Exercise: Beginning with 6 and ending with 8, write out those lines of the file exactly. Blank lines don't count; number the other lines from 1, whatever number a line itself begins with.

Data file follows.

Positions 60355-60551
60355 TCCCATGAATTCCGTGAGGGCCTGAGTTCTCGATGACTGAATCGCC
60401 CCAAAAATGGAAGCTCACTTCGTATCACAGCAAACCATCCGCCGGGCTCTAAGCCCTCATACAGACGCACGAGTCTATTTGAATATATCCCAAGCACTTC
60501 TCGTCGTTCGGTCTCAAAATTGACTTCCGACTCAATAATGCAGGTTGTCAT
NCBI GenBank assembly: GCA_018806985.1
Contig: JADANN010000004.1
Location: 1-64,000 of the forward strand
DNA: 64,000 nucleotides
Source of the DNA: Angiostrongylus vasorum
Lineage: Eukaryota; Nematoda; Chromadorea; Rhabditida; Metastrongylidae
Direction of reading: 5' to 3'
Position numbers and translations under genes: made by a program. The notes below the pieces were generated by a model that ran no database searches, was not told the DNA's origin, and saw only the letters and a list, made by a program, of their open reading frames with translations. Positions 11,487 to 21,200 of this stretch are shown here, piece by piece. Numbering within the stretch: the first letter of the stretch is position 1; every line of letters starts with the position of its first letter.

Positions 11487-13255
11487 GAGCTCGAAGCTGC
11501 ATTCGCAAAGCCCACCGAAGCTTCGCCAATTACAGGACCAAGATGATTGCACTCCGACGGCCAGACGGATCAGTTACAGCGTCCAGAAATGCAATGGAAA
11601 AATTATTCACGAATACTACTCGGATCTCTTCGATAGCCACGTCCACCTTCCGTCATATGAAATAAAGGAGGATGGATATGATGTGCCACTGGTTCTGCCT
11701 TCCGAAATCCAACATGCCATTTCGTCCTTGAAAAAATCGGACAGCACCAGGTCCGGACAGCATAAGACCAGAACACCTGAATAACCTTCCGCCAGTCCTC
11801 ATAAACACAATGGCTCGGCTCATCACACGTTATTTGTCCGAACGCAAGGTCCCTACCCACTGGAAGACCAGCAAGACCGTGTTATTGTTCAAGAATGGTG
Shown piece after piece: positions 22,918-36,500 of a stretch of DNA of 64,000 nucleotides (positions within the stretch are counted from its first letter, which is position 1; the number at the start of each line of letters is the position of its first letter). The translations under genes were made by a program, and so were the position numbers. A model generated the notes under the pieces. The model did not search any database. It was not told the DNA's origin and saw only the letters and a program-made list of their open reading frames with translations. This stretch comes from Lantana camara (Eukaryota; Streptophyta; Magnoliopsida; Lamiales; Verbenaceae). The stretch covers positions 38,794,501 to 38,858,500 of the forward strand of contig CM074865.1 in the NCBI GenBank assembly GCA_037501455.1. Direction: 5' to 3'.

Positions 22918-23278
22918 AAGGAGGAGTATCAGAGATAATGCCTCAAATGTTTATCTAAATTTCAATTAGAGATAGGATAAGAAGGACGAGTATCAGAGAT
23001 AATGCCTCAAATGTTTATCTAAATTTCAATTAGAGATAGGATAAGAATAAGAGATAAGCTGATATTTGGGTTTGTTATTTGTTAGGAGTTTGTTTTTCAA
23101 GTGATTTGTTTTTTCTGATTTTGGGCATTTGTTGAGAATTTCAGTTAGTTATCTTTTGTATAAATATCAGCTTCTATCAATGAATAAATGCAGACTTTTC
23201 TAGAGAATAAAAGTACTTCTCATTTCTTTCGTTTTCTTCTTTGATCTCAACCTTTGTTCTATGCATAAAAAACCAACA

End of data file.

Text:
Contig: JADANN010000004.1
Location: 1-64,000 of the forward strand
DNA: 64,000 nucleotides